Moths are distinguished from butterflies by having threadlike or feathery antennae. Most are nocturnal. They vary in size from adults of some leaf miners with wings spreading little more than 3 mm to the Asian atlas moth, spreading 20 cm. The related cecropia moth, spreading 12 cm, is Canada's largest. Most moths have mouth parts modified into a coiled proboscis (tongue) for extracting nectar from blossoms.
Reproduction and Development
Moths undergo complete metamorphosis and have 4 developmental stages: egg, larva, pupa and adult. In many species, larvae live in shelters formed by rolling and tying leaves together (leaf rollers); others build portable cases in which to live (bagworms). Pupae are usually contained in a cocoon, or in a cell in the soil. Although most moth larvae are solitary, some live in colonies (webworms and tent caterpillars).
Moth larvae, called caterpillars, are usually plant feeders. Most consume leaves; others feed on roots (eg, ghost moth larvae), bore into tree trunks (carpenter worms), feed beneath the surface of leaves, stems or bark, thus forming tunnels (leaf, stem or bark miners), or bore into fruits or seeds (codling moth larvae). Some tropical moths and caterpillars are predators of flies.
The American tent caterpillar is a periodic pest in fruit-growing areas of eastern Canada. Larvae spin a silken nest in which they congregate when not feeding. Forest tent caterpillars, which feed on broad-leafed trees, do not form an actual nest, but gather in a mass in crotches of tree branches. In some years, forest tent caterpillars are numerous enough to damage large tracts of broad-leafed trees.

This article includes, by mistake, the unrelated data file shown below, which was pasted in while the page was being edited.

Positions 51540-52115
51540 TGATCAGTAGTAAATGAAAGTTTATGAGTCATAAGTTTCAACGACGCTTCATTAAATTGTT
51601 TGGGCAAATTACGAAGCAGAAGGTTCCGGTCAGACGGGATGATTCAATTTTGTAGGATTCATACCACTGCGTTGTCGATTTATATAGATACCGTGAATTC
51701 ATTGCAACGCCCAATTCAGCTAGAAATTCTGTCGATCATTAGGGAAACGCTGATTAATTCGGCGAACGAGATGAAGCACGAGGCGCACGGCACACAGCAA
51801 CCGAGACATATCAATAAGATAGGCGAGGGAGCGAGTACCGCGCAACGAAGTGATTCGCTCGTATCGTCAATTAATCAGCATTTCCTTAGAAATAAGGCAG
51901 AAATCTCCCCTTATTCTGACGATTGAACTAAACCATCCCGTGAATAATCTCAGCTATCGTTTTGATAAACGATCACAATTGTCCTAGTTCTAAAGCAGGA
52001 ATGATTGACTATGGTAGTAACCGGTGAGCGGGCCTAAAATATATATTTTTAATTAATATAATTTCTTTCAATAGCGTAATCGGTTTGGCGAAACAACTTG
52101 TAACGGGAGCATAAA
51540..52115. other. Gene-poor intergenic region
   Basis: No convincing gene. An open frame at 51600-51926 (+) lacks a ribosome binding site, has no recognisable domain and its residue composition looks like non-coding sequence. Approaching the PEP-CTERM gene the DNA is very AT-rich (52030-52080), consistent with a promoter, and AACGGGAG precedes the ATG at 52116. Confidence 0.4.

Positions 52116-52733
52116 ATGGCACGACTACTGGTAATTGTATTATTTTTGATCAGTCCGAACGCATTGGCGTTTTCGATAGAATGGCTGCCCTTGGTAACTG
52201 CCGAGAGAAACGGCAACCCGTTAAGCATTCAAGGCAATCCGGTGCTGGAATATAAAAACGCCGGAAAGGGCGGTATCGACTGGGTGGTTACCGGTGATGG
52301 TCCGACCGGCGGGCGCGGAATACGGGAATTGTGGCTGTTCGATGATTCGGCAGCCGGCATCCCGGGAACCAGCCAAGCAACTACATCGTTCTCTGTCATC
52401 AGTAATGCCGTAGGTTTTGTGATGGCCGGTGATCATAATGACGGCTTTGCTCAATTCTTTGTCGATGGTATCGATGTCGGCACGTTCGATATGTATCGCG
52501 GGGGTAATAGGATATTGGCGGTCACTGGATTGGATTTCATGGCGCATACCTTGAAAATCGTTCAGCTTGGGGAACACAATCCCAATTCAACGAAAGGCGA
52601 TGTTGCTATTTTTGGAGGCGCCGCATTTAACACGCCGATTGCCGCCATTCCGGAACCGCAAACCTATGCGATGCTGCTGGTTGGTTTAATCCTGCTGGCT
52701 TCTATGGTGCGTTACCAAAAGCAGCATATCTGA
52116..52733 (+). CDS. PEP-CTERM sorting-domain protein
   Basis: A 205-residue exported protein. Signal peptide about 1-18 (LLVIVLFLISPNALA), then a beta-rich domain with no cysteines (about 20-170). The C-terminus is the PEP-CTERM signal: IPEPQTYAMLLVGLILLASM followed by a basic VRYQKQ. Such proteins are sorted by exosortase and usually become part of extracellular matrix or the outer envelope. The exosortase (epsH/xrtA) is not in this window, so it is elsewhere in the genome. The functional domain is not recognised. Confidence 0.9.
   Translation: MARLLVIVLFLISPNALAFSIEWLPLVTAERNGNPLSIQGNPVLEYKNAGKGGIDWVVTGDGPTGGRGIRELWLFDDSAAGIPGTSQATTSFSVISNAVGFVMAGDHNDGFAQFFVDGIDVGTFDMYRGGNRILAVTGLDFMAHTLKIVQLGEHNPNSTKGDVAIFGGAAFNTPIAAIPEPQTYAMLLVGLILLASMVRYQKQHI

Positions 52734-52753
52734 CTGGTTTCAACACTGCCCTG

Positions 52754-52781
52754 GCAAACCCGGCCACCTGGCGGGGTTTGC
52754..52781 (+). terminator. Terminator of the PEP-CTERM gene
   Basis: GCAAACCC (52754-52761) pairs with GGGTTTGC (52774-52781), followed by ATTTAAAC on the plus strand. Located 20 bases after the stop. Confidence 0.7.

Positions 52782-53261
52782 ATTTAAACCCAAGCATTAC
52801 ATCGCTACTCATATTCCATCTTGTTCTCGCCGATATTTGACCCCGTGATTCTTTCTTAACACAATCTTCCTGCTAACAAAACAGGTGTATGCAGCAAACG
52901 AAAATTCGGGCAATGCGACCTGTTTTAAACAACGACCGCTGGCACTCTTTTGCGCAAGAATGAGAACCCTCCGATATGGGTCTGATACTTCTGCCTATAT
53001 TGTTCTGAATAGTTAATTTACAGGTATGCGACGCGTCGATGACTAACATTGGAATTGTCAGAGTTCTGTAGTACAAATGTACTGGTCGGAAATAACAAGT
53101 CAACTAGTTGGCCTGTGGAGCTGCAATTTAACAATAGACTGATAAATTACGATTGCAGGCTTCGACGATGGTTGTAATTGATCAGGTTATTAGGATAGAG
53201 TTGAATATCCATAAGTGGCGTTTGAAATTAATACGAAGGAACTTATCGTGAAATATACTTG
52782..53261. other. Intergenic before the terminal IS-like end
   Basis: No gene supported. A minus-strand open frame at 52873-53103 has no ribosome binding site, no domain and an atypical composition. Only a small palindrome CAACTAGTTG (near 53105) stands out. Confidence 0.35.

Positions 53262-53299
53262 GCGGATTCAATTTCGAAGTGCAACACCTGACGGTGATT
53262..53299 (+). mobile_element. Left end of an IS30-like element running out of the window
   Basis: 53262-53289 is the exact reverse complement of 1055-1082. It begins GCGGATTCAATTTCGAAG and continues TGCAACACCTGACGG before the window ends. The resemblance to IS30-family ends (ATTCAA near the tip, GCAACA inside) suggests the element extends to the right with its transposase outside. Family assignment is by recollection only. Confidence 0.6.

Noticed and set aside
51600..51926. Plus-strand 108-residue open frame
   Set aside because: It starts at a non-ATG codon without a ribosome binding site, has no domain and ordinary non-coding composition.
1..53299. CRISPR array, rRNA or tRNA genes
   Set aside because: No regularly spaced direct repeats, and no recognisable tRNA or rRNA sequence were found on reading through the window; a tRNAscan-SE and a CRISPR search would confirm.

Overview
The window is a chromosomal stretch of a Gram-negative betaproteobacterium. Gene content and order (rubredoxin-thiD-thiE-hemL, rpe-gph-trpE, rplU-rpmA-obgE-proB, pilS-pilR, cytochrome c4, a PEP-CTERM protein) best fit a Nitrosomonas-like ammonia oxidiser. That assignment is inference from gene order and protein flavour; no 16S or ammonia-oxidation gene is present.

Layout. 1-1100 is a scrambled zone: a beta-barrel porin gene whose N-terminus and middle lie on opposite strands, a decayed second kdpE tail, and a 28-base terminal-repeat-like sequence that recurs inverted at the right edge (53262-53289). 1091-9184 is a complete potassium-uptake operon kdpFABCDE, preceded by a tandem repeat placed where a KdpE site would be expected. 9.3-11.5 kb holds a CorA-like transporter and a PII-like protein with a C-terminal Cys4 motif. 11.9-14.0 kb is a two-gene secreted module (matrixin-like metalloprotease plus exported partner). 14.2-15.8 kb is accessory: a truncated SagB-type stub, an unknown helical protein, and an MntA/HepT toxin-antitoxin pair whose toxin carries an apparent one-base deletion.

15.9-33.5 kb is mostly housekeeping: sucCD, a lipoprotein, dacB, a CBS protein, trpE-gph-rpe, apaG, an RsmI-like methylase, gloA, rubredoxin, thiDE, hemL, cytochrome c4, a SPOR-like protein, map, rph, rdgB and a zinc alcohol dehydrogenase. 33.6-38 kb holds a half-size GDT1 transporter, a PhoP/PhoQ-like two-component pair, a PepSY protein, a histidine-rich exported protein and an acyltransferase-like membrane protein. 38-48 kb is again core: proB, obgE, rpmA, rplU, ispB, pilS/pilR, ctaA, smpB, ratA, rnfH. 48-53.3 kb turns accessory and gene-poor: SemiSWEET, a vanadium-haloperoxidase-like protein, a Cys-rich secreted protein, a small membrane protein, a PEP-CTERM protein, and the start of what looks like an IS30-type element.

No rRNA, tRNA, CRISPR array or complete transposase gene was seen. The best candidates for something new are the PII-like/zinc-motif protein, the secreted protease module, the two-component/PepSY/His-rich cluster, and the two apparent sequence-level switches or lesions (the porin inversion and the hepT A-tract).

Interaction with Humans
One family (Sphingidae) of large moths attracts popular interest. It includes hawk or sphinx moths, distinguished by long, narrow wings and rapid flight. Although primarily nocturnal, they often fly at dusk and greatly resemble hummingbirds as they hover, feeding on nectar. Larvae of 2 species, tobacco and tomato hornworms, are occasional crop pests.
Another family (Tortricidae) of much smaller moths includes economically important species. The codling moth, a pest of apples, bores into fruit, making it inedible. Spruce budworm, the primary pest of Canada's forest industry, sometimes destroys vast acreages of conifers.
One of the largest families (Noctuidae) includes the owlet moths (millers) and many economically important larvae (cutworms). Cutworms hide in the surface layer of soil in daytime and feed on young plants at night, often severing stems at the surface. Several pest species occur in Canada, pale western, red-backed and black cutworms being among the most important.
The armyworm, another chronic pest, derives its name from larvae that march en masse from one stand of grain to another. Another group of Noctuidae contains species that bore into flowers and fruits (corn earworm, tobacco budworm).
Larvae of another large family (Geometridae) are called geometers or inchworms because of their unique means of locomotion. This family includes pest species responsible for defoliation of trees (spring and fall cankerworms). Clothes moths, which occur worldwide, are carried from house to house on clothing or other articles of animal origin. Their natural food is hair, wool and feathers.